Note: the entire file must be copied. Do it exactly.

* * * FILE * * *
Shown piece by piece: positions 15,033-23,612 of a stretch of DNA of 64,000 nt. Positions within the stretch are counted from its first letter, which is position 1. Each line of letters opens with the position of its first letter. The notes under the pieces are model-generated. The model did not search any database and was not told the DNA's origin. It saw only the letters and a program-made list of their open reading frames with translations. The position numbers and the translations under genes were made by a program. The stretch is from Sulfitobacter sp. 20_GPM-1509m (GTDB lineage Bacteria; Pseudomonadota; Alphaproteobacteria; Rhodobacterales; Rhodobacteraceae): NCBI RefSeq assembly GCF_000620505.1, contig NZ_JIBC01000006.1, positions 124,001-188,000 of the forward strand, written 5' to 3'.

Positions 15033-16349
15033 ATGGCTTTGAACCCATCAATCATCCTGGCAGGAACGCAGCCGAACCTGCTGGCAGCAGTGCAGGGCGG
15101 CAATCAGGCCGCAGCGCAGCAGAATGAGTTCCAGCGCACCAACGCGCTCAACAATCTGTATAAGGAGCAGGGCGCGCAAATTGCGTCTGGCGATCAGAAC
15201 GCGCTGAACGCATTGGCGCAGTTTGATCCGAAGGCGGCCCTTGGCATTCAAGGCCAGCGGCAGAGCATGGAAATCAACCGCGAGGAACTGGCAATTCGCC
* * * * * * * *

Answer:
Shown piece by piece: positions 15,033-23,612 of a stretch of DNA of 64,000 nt. Positions within the stretch are counted from its first letter, which is position 1. Each line of letters opens with the position of its first letter. The notes under the pieces are model-generated. The model did not search any database and was not told the DNA's origin. It saw only the letters and a program-made list of their open reading frames with translations. The position numbers and the translations under genes were made by a program. The stretch is from Sulfitobacter sp. 20_GPM-1509m (GTDB lineage Bacteria; Pseudomonadota; Alphaproteobacteria; Rhodobacterales; Rhodobacteraceae): NCBI RefSeq assembly GCF_000620505.1, contig NZ_JIBC01000006.1, positions 124,001-188,000 of the forward strand, written 5' to 3'.

Positions 15033-16349
15033 ATGGCTTTGAACCCATCAATCATCCTGGCAGGAACGCAGCCGAACCTGCTGGCAGCAGTGCAGGGCGG
15101 CAATCAGGCCGCAGCGCAGCAGAATGAGTTCCAGCGCACCAACGCGCTCAACAATCTGTATAAGGAGCAGGGCGCGCAAATTGCGTCTGGCGATCAGAAC
15201 GCGCTGAACGCATTGGCGCAGTTTGATCCGAAGGCGGCCCTTGGCATTCAAGGCCAGCGGCAGAGCATGGAAATCAACCGCGAGGAACTGGCAATTCGCC